15. “Wildwood Flower,” The Carter Family. The Virginia based Carter Family, comprised of A.P. Carter, his wife Sara, and his sister-in-law Maybelle Carter, reportedly sold over 300,000 records during the 1920s. A.P. took the lead in the group as a songwriter or finding material, Maybelle’s variation of the flat picking guitar style provided the signature sound. “Wildwood Flower” evolved from a piano based parlor song written in 1860 by Joseph Webster and Maud Irving titled “I’ll Twine ‘Mid the Ringlets.” This poetic tale of unrequited love has become a country standard, later covered by Bob Dylan and The Band, as well as included on the landmark 1972 Nitty Gritty Dirt Band album “Will the Circle be Unbroken.” “Wildwood Flower” was also a jaunty instrumental hit for Hank Thompson and His Brazos Valley Boys with Merle Travis on lead guitar, going to #5 on the country charts in 1955.
14. “Fishing Blues,” Henry Thomas. A country blues singer from Big Sandy, Texas, Thomas rode the rails as a young man and was in his mid-50s when he recorded 23 songs for Vocalion Records in the late 1920s. For the instrumental breaks, Thomas played the quills, a set of cane pipes, that originated in the early 1800s as an instrument played by slaves. “Fishing Blues” has been covered by the Lovin’ Spoonful, Taj Mahal, the Nitty Gritty Dirt Band, and a host of other lure losers.
13. “Waiting for a Train,” Jimmie Rodgers. Rodgers was a Mississippi native who worked as a railroad water boy as a teen, when he wasn’t organizing traveling music shows. He worked as a railroad brakeman before being diagnosed with tuberculosis at the age of 24. He became country music’s first true superstar in the late 1920s, with his trademark hair raising yodeling which once resulted in him being described as “half man, half antelope.” “Waiting on a Train” describes a hobo’s nightmare – a thousand miles from home without a penny in his pocket.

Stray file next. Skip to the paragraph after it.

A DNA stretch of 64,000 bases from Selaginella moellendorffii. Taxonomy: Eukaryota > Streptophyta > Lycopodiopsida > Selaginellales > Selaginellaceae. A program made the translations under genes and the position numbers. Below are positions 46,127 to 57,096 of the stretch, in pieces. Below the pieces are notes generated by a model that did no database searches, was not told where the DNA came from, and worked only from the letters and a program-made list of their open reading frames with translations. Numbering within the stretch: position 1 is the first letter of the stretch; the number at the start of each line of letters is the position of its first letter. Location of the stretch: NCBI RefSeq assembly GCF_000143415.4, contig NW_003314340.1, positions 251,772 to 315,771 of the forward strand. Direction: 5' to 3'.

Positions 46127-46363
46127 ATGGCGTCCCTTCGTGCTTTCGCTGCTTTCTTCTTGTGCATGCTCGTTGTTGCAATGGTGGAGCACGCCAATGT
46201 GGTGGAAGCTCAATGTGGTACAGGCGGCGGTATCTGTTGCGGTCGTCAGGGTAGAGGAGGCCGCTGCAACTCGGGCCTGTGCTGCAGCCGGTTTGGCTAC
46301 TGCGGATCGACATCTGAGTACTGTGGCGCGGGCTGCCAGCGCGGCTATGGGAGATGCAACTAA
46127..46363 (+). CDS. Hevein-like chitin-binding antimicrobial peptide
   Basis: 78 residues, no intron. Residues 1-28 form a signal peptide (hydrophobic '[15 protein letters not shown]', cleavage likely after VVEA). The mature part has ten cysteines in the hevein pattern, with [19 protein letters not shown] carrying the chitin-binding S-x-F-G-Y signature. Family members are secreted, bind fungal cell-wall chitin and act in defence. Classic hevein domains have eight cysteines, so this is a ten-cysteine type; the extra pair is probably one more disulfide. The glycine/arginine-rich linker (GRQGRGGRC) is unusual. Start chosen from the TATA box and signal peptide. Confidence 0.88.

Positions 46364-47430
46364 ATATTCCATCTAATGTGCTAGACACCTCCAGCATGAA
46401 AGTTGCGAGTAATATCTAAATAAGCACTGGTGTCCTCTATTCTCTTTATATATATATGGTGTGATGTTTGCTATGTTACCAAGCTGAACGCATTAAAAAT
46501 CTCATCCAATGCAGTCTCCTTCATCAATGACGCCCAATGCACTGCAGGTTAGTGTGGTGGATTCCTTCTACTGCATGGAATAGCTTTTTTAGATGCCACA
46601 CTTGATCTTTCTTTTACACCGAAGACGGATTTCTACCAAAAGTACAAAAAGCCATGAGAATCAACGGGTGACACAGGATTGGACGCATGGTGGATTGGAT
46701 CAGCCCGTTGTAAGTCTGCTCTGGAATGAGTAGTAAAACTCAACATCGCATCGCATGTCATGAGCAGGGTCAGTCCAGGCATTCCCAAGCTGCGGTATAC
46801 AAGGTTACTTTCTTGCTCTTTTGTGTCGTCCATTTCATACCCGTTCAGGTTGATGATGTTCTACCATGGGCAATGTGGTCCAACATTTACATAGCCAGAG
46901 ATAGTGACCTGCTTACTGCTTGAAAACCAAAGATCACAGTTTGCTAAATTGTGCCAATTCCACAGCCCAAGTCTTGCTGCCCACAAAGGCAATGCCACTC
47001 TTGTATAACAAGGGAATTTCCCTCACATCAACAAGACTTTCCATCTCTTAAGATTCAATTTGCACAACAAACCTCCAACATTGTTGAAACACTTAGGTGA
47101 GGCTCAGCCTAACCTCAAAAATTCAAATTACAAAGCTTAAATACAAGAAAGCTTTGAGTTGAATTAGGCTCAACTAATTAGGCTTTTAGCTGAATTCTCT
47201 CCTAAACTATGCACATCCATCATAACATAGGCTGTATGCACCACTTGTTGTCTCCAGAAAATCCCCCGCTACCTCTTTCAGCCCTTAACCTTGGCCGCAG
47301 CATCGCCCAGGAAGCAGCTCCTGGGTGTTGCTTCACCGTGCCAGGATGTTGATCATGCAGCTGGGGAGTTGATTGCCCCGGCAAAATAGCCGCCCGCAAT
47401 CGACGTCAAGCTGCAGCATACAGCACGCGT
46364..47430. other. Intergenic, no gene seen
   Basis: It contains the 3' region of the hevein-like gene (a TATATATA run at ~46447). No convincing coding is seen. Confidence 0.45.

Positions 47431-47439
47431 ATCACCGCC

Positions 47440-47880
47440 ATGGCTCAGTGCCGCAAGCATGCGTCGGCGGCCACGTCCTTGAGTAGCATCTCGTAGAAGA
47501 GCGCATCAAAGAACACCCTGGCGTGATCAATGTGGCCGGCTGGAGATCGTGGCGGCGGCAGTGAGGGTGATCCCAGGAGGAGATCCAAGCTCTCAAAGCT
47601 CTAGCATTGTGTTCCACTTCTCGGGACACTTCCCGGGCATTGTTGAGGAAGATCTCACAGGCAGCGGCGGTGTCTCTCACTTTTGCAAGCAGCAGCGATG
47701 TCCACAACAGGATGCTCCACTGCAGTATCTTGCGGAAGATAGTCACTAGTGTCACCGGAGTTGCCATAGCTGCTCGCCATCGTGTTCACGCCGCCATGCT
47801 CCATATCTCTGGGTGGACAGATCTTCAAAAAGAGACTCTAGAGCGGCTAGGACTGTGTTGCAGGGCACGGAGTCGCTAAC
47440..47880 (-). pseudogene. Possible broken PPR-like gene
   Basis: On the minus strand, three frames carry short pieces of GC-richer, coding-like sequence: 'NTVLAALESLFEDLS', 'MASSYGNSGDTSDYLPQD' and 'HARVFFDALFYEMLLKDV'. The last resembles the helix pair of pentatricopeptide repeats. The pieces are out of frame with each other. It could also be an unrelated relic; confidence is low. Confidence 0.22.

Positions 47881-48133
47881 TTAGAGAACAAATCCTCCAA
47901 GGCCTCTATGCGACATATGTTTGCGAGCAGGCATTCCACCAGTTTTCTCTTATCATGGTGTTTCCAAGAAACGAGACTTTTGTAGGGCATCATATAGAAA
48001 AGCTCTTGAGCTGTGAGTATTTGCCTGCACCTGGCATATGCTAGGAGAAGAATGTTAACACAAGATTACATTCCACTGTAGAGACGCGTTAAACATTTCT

12. “Stealin’, Stealin’,” Memphis Jug Band. Jug bands were known for, of course, using a jug as a musical instrument, but also employing homemade instruments such as spoons, washtubs, and gourd guitars. The bands were typically comprised of African Americans, with a background in vaudeville or medicine shows, and they often gave street performances for tips. The Memphis Jug Band added a kazoo to their musical equation and performed, with frequently personnel changes, for over three decades. “Stealin’, Stealin’,” which was covered by The Grateful Dead in 1966, seems to be about a man who has connected with an old flame, one that wears a ring from another. “Walk Right In” by the Cannon Jug Stompers is another standard from this era that could have been included on this list.
11. “Lovesick Blues,” Emmett Miller. Emmett Miller and His Georgia Crackers. Now generally known as a country song due to the Hank Williams 1949 Emmett Miller inspired cover version, “Lovesick Blues” was written as a show tune by Cliff Friend and Irving Mills. Emmett Miller, one of the last performers in the blackface/minstrelsy tradition, recorded the song on two occasions, making full use of what Nick Tosches refers to as his “trick voice.” Bob Wills and Merle Haggard paid tribute to Miller by covering his 1936 recording “I Ain’t Got Nobody.” According to Haggard, Miller was buried in an unmarked grave in Macon, Georgia, due to local outrage about his marriage to a black woman. Haggard paid for his headstone.